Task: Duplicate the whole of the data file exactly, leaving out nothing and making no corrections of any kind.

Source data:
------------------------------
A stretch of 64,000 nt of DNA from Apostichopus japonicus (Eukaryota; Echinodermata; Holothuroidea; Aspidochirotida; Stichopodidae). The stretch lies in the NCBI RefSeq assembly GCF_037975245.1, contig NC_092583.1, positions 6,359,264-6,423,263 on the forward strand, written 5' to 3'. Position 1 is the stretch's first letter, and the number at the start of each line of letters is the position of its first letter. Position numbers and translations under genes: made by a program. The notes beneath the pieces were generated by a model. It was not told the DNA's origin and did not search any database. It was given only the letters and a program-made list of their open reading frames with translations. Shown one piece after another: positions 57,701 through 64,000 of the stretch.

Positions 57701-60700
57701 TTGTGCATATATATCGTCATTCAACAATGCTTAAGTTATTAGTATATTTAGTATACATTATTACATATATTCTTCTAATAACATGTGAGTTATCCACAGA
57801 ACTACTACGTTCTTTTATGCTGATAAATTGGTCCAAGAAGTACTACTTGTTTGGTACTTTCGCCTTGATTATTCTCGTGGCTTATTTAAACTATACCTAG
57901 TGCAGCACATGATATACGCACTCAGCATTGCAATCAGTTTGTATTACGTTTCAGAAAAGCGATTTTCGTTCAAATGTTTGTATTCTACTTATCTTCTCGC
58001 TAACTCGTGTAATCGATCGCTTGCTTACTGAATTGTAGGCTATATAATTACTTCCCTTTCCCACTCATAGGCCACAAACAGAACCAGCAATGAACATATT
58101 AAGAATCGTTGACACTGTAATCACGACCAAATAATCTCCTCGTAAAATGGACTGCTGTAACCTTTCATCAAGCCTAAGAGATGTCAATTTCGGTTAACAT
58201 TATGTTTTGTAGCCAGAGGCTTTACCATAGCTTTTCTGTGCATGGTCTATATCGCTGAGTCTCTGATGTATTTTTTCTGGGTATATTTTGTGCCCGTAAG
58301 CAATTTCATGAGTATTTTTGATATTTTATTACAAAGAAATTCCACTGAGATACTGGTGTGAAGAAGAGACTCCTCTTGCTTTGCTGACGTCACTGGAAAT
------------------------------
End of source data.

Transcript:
A stretch of 64,000 nt of DNA from Apostichopus japonicus (Eukaryota; Echinodermata; Holothuroidea; Aspidochirotida; Stichopodidae). The stretch lies in the NCBI RefSeq assembly GCF_037975245.1, contig NC_092583.1, positions 6,359,264-6,423,263 on the forward strand, written 5' to 3'. Position 1 is the stretch's first letter, and the number at the start of each line of letters is the position of its first letter. Position numbers and translations under genes: made by a program. The notes beneath the pieces were generated by a model. It was not told the DNA's origin and did not search any database. It was given only the letters and a program-made list of their open reading frames with translations. Shown one piece after another: positions 57,701 through 64,000 of the stretch.

Positions 57701-60700
57701 TTGTGCATATATATCGTCATTCAACAATGCTTAAGTTATTAGTATATTTAGTATACATTATTACATATATTCTTCTAATAACATGTGAGTTATCCACAGA
57801 ACTACTACGTTCTTTTATGCTGATAAATTGGTCCAAGAAGTACTACTTGTTTGGTACTTTCGCCTTGATTATTCTCGTGGCTTATTTAAACTATACCTAG
57901 TGCAGCACATGATATACGCACTCAGCATTGCAATCAGTTTGTATTACGTTTCAGAAAAGCGATTTTCGTTCAAATGTTTGTATTCTACTTATCTTCTCGC
58001 TAACTCGTGTAATCGATCGCTTGCTTACTGAATTGTAGGCTATATAATTACTTCCCTTTCCCACTCATAGGCCACAAACAGAACCAGCAATGAACATATT
58101 AAGAATCGTTGACACTGTAATCACGACCAAATAATCTCCTCGTAAAATGGACTGCTGTAACCTTTCATCAAGCCTAAGAGATGTCAATTTCGGTTAACAT
58201 TATGTTTTGTAGCCAGAGGCTTTACCATAGCTTTTCTGTGCATGGTCTATATCGCTGAGTCTCTGATGTATTTTTTCTGGGTATATTTTGTGCCCGTAAG
58301 CAATTTCATGAGTATTTTTGATATTTTATTACAAAGAAATTCCACTGAGATACTGGTGTGAAGAAGAGACTCCTCTTGCTTTGCTGACGTCACTGGAAAT